The Belencoury brothers were arguing. Normally, Grancir ran the show and Del followed. Grancir was the elder of the two, the better archer, the more charismatic, the one the rest of the band followed, and the front man for when they were seeking work because potential employers liked him. Del got stuck with the paperwork; applying for licences and permits when they were needed, checking the terms of their contracts, and holding onto the money long enough for everyone else to get paid before Grancir went out and spent it. The argument was about money.
“You're supposed to make sure we stay in funds,” Grancir hurled across the table at his younger brother.
“I paid the men, paid the inn, and got our taxes in before the collectors came looking for us,” returned Del. “Then you bought yourself that fine new coat,” he dropped his voice to a hiss, “and a night with the finest courtesan your money could buy,” his voice returned to its normal volume, “so now there's only a few coins left. It's not there because you spent it, and if I hadn't paid the inn in advance, we'd be out on the streets. You want to know what really burns me up?” His voice rose to the volume of his brother’s, “You spent my share of the money too, not just your own. You're a lousy, kin-skinning thief, Grancir Belencoury, and I've done with you.” He stood, picked up his mug of hard beer, and stomped away towards the other side of the room.
Left sitting on his own, Grancir hurled at the departing back, “Well, it’s little enough you did for us, anyway. I can get a couple of the lads to fill your boots easily enough, but you’ll never get a job on your own, they only ever hire you because you're with me. I don’t need to tell you to rot in Hell, dear little brother, because your picked out your own path there already.”
Del ignored him, sat down at an empty table, and sipped at his hard beer. He had to make it last because, frankly, he couldn't afford another. As long as Grancir didn't convince the innkeeper to kick Del out of his room, then Del did have a roof over his head for the next two nights. After that, there was no money, no food, and no shelter, so Del needed a job. He sipped just a little harder on his drink because clients really had hired them because of Grancir, and now he didn't even have a band to offer up to potential employers - getting a job, on his own, possibly with his brother bad mouthing him, was not going to be easy.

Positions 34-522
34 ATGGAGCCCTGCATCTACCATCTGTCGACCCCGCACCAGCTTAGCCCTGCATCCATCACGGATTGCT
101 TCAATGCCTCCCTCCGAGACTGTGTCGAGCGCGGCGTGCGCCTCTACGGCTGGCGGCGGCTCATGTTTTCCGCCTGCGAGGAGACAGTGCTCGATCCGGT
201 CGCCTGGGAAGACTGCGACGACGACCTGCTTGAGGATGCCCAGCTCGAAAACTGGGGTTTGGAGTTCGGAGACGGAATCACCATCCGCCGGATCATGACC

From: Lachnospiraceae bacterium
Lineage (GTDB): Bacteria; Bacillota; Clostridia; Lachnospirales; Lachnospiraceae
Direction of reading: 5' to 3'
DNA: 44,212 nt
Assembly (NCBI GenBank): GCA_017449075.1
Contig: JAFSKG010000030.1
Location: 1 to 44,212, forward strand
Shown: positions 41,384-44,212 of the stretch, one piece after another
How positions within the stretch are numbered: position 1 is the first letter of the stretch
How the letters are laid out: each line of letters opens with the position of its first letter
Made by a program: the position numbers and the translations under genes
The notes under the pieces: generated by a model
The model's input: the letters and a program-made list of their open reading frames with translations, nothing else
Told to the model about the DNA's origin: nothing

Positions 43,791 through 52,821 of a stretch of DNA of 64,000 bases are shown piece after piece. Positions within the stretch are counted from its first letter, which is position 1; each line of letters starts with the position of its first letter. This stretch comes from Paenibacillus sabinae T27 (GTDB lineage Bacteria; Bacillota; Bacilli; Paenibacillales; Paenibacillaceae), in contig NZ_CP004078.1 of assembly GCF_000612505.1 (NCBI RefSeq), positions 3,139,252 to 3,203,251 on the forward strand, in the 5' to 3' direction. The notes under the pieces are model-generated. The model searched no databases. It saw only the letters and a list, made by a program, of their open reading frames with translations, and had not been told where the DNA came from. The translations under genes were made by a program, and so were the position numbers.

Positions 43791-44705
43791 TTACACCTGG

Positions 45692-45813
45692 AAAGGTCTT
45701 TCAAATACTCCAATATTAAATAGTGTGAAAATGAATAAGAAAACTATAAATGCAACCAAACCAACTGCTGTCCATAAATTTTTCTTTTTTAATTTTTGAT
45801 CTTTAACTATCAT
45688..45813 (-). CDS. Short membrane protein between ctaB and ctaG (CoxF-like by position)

He stayed in the tap room, emptying his mug as slowly as possible, while going over possible employers in his mind. Over at his original table, he could see his brother being generously genial, spending money like a man who wouldn't need to eat the next day. Del knew almost to the quarter copper bit how much Grancir had in his purse, and he resolved to make sure he left before the other man needed to pay his tab. Let Grancir clean up his own messes. Del drank a little more.
Del had been soberly regarding the empty bottom of his mug for five minutes when a young, female voice said, “Excuse me, are you Del Belencoury?”
He looked up to see a young woman dressed in trousers, coat and the usual accoutrements standing opposite him. She was shorter than most people, with brown hair cut short like a household drudge and skin that had a rose petal flush over yellow and cream tones. Her features suggested that her ancestors had been a mix of refugees from across the now enemy-held lowlands, and her expression was both friendly and interested. “I am. How can I help you?”
“I’m here to offer you a job. May I sit down?” She had her hand on the back of the chair.
“Of course.” Del waved a hand in what might have been a gracious manner. As she sat, he added, “Just so you know, I’ve parted company with my brother and his band. Hiring me is not hiring them, and I’ve no authority to negotiate on their behalf.”
She nodded. “That actually uncomplicates matters because it’s you I'm looking to hire, although we will wind up wanting all the archers we can get.” She nodded at someone over Del’s shoulder and added, “I took the liberty of ordering food and drink for us both. You are drinking hard beer, aren't you?”
“Ah, yes.” As Del answered one barmaid put a platter of cooked sausages, with root vegetables and bread, on the table, while another put a plate, cutlery, and another mug of hard beer in front of him.
The girl had a mug of cider along with her place setting, and after she thanked the barmaids, she turned back to Del and said, “My name’s Erima, and I’m representing my father’s interests in a temple he’s building. What he needs now are archery watch captains, and you come recommended as someone who’d do well in the job.”
“You want me because I'm an archer who does paperwork.” He speared a sausage and put it on his plate with some of the root vegetables, along with two more sausages.
“I want you because you've been running an independent archery band for years, I think you’d be good at this, and my father speaks well of you. If you’re unhappy with the way things were going with your brother, then perhaps it's time to make a change anyway.” She smiled and added, “I have references. Hopefully those will assure you that my offer is good, and that I can be trusted.”
Del had started eating. “What's the pay?” There was no guarantee of employment yet, and the sausages were real.
“Sixteen silver bits a month and two gold quarter bits a quarter, with bed and board all found on temple rations.” She filled her own plate, “Plus standard combat pay of a half copper bit per day.”